Some women depend on certain laboratory tests to determine whether they're infertile or not. Turns some of these may be essentially unreliable, according to a new study.
Some tests, especially those that determine a woman's ovary reserves, may not be painting an accurate picture of her fertility, because the study claims that a low egg count isn't necessarily linked to a woman's inability to conceive.
Egg Count Tests Not Sufficient To Determine Fertility
The researchers looked at blood test and urine test results for so-called biomarkers that determine a woman's ovarian reserve across 750 women aged 30 to 44. Those whose results indicate they have low egg counts were not less likely to conceive a child within 6 to 12 months of trying than those whose results didn't suggest low egg supply, according to the study, which was published in JAMA Tuesday, Oct. 10.
While the blood tests do predict how well a woman will respond to fertility treatment, their ability to predict a woman's reproductive potential remains uncertain, according to the study.
"[W]e found that [the tests] do not predict her likelihood of conceiving naturally," said Dr. Anne Steiner of the University of North Carolina, the lead author of the study. "This challenges the clinical dogma that diminished ovarian reserve is a cause of infertility."
While women continue to seek tests "outside of their age" to know the status of their infertility, Steiner says that the best predictor of a woman's fertility is still her age.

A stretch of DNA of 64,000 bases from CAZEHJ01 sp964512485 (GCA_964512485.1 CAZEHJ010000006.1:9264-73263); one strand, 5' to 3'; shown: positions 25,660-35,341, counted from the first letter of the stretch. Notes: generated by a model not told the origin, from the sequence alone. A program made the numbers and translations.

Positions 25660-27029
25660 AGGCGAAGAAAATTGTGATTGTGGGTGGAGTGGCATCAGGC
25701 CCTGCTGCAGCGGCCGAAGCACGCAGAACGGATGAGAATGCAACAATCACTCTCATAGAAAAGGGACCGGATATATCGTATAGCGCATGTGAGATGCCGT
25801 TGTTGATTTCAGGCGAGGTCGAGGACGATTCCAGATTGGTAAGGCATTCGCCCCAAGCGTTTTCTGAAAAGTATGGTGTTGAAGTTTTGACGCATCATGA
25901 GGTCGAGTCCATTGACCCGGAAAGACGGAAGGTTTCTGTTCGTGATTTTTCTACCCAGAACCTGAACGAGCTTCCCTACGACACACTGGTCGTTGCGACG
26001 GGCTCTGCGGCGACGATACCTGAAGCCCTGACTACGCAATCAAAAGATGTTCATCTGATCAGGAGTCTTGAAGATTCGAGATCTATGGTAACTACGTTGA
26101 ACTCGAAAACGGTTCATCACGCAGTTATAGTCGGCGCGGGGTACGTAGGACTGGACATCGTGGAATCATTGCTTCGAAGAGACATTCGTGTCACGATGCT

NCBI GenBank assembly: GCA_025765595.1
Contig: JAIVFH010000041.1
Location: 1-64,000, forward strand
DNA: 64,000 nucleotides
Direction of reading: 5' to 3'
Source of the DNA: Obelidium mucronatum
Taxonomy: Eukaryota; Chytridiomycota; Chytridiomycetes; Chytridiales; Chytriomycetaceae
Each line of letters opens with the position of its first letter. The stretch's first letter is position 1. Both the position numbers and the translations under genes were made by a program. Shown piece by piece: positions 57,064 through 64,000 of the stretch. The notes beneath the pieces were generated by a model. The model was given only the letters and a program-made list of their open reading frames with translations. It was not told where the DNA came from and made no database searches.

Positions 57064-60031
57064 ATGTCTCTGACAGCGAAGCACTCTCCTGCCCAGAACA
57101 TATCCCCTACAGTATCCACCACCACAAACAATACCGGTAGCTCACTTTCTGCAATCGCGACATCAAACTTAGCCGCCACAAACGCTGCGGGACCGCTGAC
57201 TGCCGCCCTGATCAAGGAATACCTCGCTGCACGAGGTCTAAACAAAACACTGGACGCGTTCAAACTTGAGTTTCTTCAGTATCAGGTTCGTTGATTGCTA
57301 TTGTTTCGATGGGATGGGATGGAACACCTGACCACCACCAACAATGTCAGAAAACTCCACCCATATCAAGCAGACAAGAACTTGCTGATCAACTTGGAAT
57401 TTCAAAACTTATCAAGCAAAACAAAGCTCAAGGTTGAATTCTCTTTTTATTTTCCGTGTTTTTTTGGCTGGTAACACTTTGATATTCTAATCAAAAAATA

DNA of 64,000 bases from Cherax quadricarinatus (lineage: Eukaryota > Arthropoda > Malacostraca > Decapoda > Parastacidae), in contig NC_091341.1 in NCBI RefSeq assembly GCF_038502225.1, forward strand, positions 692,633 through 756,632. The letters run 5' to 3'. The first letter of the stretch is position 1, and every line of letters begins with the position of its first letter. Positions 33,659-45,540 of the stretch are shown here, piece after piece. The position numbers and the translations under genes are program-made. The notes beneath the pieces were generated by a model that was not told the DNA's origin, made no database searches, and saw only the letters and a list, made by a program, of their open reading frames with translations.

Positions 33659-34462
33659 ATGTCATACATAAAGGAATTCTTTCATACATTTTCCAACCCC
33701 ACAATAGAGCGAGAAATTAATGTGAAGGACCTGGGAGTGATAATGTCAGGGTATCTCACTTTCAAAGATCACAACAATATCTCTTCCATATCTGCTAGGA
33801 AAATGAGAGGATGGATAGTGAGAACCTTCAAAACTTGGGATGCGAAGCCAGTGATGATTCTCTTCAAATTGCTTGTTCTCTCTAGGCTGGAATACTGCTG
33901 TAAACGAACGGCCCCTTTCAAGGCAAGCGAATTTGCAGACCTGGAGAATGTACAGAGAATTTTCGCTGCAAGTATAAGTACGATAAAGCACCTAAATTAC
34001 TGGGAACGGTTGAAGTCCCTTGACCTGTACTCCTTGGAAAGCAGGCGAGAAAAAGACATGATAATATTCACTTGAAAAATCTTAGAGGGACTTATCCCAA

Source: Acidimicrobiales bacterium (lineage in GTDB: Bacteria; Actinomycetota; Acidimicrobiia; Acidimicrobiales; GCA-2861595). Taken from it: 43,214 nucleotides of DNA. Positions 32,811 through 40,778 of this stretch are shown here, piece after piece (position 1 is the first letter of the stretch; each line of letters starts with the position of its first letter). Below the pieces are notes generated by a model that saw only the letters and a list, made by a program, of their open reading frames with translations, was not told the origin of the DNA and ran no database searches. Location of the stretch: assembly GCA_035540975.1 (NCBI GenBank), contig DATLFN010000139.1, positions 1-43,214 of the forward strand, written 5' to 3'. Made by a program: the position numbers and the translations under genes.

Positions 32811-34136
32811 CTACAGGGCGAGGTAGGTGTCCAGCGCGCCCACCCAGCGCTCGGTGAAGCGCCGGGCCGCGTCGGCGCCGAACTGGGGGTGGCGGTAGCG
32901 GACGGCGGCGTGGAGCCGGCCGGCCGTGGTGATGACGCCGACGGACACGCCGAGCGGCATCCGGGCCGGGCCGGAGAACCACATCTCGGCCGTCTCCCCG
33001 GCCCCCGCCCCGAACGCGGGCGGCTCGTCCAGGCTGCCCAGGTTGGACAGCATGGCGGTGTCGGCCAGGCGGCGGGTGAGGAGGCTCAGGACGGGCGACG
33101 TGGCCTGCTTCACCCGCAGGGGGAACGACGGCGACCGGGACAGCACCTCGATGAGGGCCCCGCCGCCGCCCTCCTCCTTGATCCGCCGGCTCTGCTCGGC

Infertility: A Look At The Data
Infertility is defined by the inability to conceive a child after a year of unprotected sex, according to the U.S. Centers for Disease Control and Prevention. About 6 percent of married women aged 15 to 44 in the United States can't get pregnant after a year of attempting; in terms of all women aged 15 to 44, about 12 percent are either having difficulty getting pregnant or carrying their pregnancy to term.
Women are all born with a limited supply of eggs, which depletes as they age. The researchers note that some doctors use tests for ovarian reserve biomarkers for them to be able to recommend egg freezing as a way for some women to preserve their fertility even as they come of age.
The study has a few blind spots, however. For starters, it was only able to assess conception, but not whether the participants successfully delivered their babies. This is important because a low egg count may increase the risk of miscarriage, the researchers said.
Also, they didn't study the quality of the sperm of the women's partners, meaning this hugely important component was entirely missing from the whole study.